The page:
FIVE CRIMINALS. ONE LINE UP. NO COINCIDENCE.
After seeing the drama Public Access at the 1993 Sundance Film Festival, Kevin Spacey went to the party after the screening, walked up to the young men who had written and directed it and told them that he wanted a role in their next movie. At the time, Spacey was a well-respected stage actor who had won a Tony and was occasionally seen on TV in small parts; he had also landed a role in Glengarry Glen Ross (1992) opposite Alec Baldwin and Jack Lemmon.
I’m sure that director Bryan Singer and screenwriter Christopher McQuarrie were happy to meet Spacey, but none of them had any idea just what kind of huge breakthrough their next project would be to all of them.
It begins with a bloody showdown on a ship in the Port of Los Angeles. The police are left with only two survivors – a Hungarian gangster with severe burns and Roger ”Verbal” Kint (Spacey), who has a bad limp due to cerebral palsy. The only thing the cops can get out of the Hungarian is the name ”Keyser Söze”, which gets their attention. This is a shadowy figure, a mobster whose whereabouts are virtually unknown, but he does command tremendous respect and fear among criminals. At the police station, Customs agent Dave Kujan (Chazz Palminteri) starts questioning ”Verbal” who has quite a story to tell. He goes back six weeks in time, when he and a group of other criminals with various talents were arrested on trumped-up charges.
The group, which included a former policeman, Dean Keaton (Gabriel Byrne), decided to get back at the cops by robbing corrupt policemen who were running a scheme helping smugglers. One thing led to another, and soon the gang found themselves in California meeting a lawyer, Kobayashi (Pete Postlethwaite), who represented Keyser Söze…
Written for Spacey
Spacey reportedly wanted to play Keaton or Kujan, but McQuarrie wrote the part of ”Verbal” specifically for Spacey, and his convincing performance won him an Oscar. The Usual Suspects will always be remembered for its marvelous twist in the final scenes; it is frequently listed as one of the best. Some critics loved this movie upon its premiere, others found the twist too convoluted. It is a complicated story that asks the audience to buy into certain things that may seem unbelievable, but watching the movie again after many years doesn’t diminish the pleasure of it. Sure, there’s no shock near the end this time, but still a lot of fun to see how well Singer stages the revelation and allows it time to play out. One thing I was afraid of was that I’d think the twist is all there is to this movie, but I’m happy to report that I was wrong.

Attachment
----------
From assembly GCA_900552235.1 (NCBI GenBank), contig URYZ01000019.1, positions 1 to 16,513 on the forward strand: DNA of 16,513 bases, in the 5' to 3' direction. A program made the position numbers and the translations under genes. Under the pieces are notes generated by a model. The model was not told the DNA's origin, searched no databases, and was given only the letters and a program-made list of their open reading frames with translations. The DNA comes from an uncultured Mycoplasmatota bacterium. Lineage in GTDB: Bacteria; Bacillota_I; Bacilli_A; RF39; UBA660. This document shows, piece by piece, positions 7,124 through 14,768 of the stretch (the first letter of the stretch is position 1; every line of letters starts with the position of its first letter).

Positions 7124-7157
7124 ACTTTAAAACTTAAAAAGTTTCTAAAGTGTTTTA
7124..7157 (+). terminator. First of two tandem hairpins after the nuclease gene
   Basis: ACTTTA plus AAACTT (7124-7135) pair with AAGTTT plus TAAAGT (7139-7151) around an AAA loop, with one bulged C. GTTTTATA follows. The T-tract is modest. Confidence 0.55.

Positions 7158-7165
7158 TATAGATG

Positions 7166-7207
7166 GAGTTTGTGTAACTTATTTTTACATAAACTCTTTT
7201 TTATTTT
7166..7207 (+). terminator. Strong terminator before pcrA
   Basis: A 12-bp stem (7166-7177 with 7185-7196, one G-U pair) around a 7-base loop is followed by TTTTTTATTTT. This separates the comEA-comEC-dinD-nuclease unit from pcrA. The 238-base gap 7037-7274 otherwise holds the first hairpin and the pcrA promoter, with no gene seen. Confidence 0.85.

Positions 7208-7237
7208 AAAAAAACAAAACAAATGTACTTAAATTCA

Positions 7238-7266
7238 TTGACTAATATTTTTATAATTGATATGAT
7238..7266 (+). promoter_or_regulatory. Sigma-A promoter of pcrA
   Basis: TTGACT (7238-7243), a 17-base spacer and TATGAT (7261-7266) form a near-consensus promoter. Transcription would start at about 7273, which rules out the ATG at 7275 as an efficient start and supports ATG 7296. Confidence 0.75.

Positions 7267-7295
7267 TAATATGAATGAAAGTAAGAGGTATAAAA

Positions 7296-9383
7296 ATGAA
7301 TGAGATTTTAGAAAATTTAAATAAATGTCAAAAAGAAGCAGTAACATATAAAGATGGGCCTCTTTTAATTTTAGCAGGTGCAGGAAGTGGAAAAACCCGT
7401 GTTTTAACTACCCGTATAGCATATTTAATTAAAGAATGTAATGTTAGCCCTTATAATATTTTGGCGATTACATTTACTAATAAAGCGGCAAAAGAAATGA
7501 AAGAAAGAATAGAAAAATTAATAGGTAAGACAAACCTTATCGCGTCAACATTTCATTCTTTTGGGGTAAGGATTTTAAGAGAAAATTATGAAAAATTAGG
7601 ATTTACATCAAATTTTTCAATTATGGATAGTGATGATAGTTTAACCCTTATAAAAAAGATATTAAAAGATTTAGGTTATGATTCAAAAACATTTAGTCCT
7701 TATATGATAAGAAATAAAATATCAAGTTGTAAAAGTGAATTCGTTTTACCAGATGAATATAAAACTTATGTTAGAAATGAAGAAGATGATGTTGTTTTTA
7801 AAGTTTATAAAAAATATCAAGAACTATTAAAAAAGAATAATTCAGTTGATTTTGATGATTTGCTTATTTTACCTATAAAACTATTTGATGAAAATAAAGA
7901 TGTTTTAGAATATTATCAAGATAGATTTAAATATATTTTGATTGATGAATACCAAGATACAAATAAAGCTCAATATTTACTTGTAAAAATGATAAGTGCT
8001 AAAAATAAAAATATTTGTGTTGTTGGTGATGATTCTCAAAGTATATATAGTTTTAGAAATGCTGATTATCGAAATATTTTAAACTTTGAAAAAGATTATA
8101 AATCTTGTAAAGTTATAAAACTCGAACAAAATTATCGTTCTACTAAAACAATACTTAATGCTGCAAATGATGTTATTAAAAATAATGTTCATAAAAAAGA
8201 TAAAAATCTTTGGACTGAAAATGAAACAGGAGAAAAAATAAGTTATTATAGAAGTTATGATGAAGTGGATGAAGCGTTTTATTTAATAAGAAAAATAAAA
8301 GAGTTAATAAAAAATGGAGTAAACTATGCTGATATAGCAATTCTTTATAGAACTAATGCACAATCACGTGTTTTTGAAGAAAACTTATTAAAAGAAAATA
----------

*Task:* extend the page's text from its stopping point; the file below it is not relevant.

Spacey is wonderful as the con artist who may seem weak because of his condition, but always survives. The whole cast is splendid. Following the colorful gang of criminals who randomly meet at the police station at the beginning of the story is a lot of fun, and apart from Spacey we’re treated to rich performances from Palminteri as the agent who becomes increasingly agitated over ”Verbal’s” story, and Postlethwaite as the mysterious lawyer who keeps his cool even when a gun is pointed to his head. John Ottman is another major asset here, creating tension both in the editing room and as composer of the film’s music score; this was also his breakthrough in the latter field. Visually and narratively speaking, Singer makes his mark here, crafting a good-looking thriller void of lulls and where the central villain is expertly built into a presence that seems larger than life. How unusual to make the reveal of his identity anything but a letdown.
In a way, the final scenes is a setup for a sequel. Considering how many X-Men movies Singer has made, we should be thankful that he never felt the need to bring back Keyser Söze.
The Usual Suspects 1995-U.S. 105 min. Color. Widescreen. Produced by Michael McDonnell, Bryan Singer. Directed by Bryan Singer. Screenplay: Christopher McQuarrie. Music, Editing: John Ottman. Cast: Stephen Baldwin (Michael McManus), Gabriel Byrne (Dean Keaton), Chazz Palminteri (Dave Kujan), Kevin Pollak, Pete Postlethwaite, Kevin Spacey… Benicio Del Toro, Giancarlo Esposito, Dan Hedaya.
Quote: “The greatest trick the devil ever pulled was convincing the world he did not exist. And like that… he is gone.” (Spacey)
Oscars: Best Supporting Actor (Spacey), Original Screenplay. BAFTA: Best Original Screenplay, Editing.
Last word: “I sent the script to over 50 studios and potential funders, all of whom rejected it. We had some financing, but that fell through, too. I remember we’d all got together to do some early preparations in Arnold Schwarzenegger’s building in LA, the one that housed his restaurant Schatzi – and they just shut the power off. The thing that saved us was Chazz Palminteri. He agreed to play the cop, but he had a very tiny window in his schedule, just two weeks. So the studios knew they had to move fast if they wanted the chance to fund a film with such a bankable star.” (Singer, The Guardian)